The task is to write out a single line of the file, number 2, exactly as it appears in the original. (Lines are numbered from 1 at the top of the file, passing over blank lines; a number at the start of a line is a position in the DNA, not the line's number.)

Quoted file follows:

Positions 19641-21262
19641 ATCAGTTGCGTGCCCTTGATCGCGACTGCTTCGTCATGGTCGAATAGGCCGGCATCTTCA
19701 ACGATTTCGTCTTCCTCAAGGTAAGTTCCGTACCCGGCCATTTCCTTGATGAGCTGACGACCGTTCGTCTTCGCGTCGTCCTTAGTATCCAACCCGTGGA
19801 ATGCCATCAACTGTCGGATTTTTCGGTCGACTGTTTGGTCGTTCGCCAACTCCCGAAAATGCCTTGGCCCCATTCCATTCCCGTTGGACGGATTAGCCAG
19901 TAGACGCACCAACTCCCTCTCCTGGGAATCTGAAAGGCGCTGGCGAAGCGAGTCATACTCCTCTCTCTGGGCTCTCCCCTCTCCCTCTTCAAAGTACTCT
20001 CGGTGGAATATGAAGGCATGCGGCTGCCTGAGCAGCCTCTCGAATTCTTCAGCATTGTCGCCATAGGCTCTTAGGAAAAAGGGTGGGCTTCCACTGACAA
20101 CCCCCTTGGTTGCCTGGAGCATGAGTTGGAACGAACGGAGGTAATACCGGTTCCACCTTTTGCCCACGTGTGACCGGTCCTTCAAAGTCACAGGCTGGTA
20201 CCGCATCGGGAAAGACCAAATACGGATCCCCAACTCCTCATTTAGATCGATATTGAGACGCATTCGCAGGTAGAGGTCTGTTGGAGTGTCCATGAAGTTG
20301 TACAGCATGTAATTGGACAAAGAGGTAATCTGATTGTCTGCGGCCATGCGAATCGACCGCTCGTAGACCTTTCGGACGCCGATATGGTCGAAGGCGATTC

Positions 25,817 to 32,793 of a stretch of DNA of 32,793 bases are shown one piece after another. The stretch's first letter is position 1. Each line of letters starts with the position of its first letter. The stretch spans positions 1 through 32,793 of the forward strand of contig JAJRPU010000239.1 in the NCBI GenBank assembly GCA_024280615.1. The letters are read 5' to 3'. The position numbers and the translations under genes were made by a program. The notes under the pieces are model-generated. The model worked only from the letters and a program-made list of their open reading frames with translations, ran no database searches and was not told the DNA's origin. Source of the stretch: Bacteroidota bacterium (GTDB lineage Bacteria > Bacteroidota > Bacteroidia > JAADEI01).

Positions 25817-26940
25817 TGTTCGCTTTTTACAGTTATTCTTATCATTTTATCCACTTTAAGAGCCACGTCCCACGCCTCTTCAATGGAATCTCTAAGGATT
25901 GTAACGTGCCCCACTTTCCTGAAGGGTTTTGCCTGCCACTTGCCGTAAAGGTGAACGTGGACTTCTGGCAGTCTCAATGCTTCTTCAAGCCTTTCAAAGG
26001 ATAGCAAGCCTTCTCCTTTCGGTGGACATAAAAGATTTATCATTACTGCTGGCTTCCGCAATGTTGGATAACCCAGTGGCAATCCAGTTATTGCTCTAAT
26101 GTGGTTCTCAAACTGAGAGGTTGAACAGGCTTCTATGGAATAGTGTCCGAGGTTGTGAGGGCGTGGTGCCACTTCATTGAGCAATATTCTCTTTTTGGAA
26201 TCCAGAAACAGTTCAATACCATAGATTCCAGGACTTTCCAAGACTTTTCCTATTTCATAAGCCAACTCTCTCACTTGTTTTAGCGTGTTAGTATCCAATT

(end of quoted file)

19641 ATCAGTTGCGTGCCCTTGATCGCGACTGCTTCGTCATGGTCGAATAGGCCGGCATCTTCA